Showing 1 of 5 conversations about:
Seeing_Red
8
Jan 13, 2020
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For anyone looking, this was recently released so there are no reviews on it anywhere. Also, since there are very few WiSA compatible devices I doubt we will see reviews before the end of this drop. Just looking at it's dimensions, the 6.5" sub-woofer could be accounting for a lot of the lower frequencies of the bookshelf speakers since they are pretty small. Unless they pull some kind of Micca RB-42 like miracle. I would guess a crossover of 120Hz or more. Also being a 6.5" slim subwoofer, it won't be able to extend that low or with enough power for a large room. If it extends down to 40Hz I'd be surprised. I personally think a Sonos system would be a lot more capable for both sound and functionality if you can get the speakers for pretty cheap (Beam, 2x One SL, Subwoofer). That is considering you want the small form factor and convenience of wireless. If you don't care about wires, there are a ton of options at this price point.
Jan 13, 2020
Baller46
2
Jan 13, 2020
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I believe the satellite speakers extend down to 100 Hz for it's crossover to the subwoofer. The subwoofer extends down to 38 Hz. The Sonos setup you described is almost $1400 on sale
Jan 13, 2020
Seeing_Red
8
Jan 13, 2020
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Got a source on that crossover and frequency response? I'm just curious since I couldn't find anything. I recommended the Sonos speakers if you can get them pretty cheap, either on sale or used. I've seen a pair of One SLs or equivalent for $250, the Beam for around $200, and the subwoofer for $500. Sonos is not that great in terms of sound for their price either (for dedicated HT duty), it just offers the same convenience of a completely wireless system. It also integrates with any TV or source and be able to play music from other apps. 1 recommendation for a wired system around this price point is 2 pairs of Micca RB-42s, a Micca RB-42-C, JBL 550P (on sale for >$200), and a Denon X2500H.
Jan 13, 2020
Baller46
2
Jan 15, 2020
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A wired system has the potential for improved performance over this setup due to mixing and matching components. But the purpose here is a for a simple plug and play solution without manual wiring and an AVR to setup hence WiSA. I worked on the Monaco system so I have first hand knowledge. Having separate left and right speakers creates a wider and more realistic soundstage compared with any soundbar (despite virtual signal processing). Let me know if you want any other info on the system in question.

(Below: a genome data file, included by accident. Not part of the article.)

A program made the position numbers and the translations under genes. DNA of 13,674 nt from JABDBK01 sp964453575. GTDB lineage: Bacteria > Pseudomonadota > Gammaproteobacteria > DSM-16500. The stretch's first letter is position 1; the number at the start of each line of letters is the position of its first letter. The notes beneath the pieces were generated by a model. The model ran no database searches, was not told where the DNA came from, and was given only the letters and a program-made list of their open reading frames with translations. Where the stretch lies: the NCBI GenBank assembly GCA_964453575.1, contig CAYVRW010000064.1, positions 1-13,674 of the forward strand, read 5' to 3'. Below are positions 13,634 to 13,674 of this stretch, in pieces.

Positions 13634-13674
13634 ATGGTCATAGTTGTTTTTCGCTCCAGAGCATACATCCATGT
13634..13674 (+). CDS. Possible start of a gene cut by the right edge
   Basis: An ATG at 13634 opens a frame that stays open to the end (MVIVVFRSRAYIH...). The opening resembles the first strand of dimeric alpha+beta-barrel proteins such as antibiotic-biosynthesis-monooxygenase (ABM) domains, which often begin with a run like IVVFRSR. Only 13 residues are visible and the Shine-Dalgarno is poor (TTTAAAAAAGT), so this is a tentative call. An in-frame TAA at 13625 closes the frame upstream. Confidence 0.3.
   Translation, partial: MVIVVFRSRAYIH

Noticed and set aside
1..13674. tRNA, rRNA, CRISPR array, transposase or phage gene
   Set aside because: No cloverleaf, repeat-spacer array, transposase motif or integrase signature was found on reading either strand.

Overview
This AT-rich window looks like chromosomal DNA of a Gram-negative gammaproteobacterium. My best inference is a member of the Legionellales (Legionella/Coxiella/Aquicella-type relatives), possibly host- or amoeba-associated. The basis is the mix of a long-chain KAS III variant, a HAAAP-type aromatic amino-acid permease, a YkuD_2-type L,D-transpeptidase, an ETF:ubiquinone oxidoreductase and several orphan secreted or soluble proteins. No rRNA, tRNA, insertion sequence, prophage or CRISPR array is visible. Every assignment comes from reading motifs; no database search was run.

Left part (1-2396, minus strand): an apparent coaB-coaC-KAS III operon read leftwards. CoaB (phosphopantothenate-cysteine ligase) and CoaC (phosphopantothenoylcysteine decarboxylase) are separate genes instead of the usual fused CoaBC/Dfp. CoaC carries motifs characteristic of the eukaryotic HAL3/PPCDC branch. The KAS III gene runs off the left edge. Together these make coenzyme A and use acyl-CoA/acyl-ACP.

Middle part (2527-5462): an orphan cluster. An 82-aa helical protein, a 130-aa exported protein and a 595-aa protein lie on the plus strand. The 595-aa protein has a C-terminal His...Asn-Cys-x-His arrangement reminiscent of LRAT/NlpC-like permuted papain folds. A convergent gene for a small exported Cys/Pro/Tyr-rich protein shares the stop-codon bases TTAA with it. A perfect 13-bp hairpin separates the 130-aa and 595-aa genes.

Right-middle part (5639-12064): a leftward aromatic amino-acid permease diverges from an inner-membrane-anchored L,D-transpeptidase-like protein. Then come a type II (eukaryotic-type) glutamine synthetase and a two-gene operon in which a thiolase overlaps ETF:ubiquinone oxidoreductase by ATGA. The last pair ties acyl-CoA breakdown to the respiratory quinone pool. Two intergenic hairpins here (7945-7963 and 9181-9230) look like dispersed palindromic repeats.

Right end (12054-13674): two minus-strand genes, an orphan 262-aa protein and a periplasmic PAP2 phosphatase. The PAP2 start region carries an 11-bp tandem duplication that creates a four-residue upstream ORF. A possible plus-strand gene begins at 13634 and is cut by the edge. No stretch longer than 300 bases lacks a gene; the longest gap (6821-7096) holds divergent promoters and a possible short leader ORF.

Jan 15, 2020
Jrkman
0
Jan 24, 2020
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Hey, man. Recently bought a WiSA-ready TV and I’m interested in the tech, though I’m relatively clueless about audio in general. The Monaco system stands out as being the only reasonably priced WiSA system by a pretty significant margin (currently $699 on Amazon). Having worked on it, can you attest to the build quality and sound? Should consumers wait for more of these products to arrive before jumping in?
Jan 24, 2020
Baller46
2
Jan 28, 2020
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You are right in that the Monaco is the most reasonably priced WiSA system which and was part of the overall goal. The build quality should be there. It's hard to say when newer systems will emerge and at what street prices. That price you listed is probably on the lower range of future full 5.1 WiSA setups and is more of a promotional one at that. If there is any weak point in the system, it likely the subwoofer output SPL. Don't get me wrong, it has the bass extension and should satisfy 90% of consumers at reasonable playback levels. When really pushed it limits a bit early but a larger and more powerful subwoofer would put the system in the $1000+ range. You can always upgrade any of the speakers later as they are all compatible. This and many other WiSA systems are practically equivalent to getting loudspeakers and an AVR in a one package except the amplifiers are separate into each speaker.
Jan 28, 2020
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